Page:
Members of the Occupy Wall Street movement have turned to Kickstarter, an online crowdfunding platform, to fund their own broadsheet for the New York City protest. Crowdfunding—the term for such crowdsourced fundraising—has become increasingly popular for small businesses, startups, and now activist movements. On Tuesday Kickstarter even received its 1 millionth backer.
The volunteer media effort was started by two independent journalists, Arun Gupta and Jed Brandt, who refer to themselves as The 99%. They’re calling their media effort Occupy Wall Street Media and starting with their own broadsheet, The Occupy Wall Street Journal. The (Occupied) Journal’s fund description attacks corporate media by stating, “If we want people’s democracy then we’ve got to build a people’s media—the two are inseparable.”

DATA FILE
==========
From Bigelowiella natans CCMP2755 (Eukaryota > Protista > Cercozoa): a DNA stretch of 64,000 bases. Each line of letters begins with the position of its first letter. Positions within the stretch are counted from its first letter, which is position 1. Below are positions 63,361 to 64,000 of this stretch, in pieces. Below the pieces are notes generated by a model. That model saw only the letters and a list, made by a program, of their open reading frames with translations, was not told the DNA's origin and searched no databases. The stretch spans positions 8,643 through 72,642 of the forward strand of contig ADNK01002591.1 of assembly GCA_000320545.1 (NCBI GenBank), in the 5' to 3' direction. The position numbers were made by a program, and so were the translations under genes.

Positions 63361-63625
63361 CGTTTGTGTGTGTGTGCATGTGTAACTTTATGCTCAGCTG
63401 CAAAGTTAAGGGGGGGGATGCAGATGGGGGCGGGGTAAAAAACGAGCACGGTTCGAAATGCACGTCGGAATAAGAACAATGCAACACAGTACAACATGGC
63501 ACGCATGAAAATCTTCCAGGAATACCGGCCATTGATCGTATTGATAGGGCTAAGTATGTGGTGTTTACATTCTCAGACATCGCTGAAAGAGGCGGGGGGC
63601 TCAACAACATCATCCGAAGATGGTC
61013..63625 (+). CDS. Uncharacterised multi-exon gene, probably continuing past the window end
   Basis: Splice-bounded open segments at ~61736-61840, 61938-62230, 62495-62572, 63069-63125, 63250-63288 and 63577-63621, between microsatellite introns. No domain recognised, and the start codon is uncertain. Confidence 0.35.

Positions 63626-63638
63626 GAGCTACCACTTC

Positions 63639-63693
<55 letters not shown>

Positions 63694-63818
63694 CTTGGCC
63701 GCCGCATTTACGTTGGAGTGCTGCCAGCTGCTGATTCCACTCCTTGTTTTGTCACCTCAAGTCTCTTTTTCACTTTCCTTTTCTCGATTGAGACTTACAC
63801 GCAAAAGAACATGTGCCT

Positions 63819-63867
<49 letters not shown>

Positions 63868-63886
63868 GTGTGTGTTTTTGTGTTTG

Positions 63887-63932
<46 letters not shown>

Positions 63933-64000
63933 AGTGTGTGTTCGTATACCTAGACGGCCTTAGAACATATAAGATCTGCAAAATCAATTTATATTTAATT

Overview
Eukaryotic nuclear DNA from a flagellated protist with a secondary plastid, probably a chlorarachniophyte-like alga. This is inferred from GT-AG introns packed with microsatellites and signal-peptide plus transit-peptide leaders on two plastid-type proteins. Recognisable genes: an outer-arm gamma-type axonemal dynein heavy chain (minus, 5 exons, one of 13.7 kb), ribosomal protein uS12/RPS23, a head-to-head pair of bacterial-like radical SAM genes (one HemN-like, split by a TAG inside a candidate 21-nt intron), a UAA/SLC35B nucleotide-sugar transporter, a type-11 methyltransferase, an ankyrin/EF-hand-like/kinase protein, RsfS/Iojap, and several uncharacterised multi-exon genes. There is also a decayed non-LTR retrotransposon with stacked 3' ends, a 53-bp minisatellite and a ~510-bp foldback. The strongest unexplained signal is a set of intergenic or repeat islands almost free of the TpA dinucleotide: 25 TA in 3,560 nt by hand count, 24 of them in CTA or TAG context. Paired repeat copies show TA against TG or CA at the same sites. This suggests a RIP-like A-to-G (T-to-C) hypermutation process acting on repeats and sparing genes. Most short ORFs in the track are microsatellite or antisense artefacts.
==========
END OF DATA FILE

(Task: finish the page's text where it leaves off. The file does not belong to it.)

In just under a month, The 99%’s Kickstarter account has raised more than $75,000 from almost 1,700 donors, surpassing its initial goal of $12,000 within eight hours of the account’s launch. In addition to newspaper media, the group claims that they will dedicate later funds to additional materials including stickers, posters, palm cards and flyers. They’re even using another crowdfunding site, LoudSauce, to raise money to put one of their Occupy videos on TV.
Regardless of your political leaning, it’s fascinating to watch the intersection of crowdsourcing and activism, especially when it comes to media. Whether you’re for or against the protests, it’s a unique application of crowdsourcing that is certainly worth noting. For more information, or to help fund Occupy Wall Street Media, visit their Kickstarter account.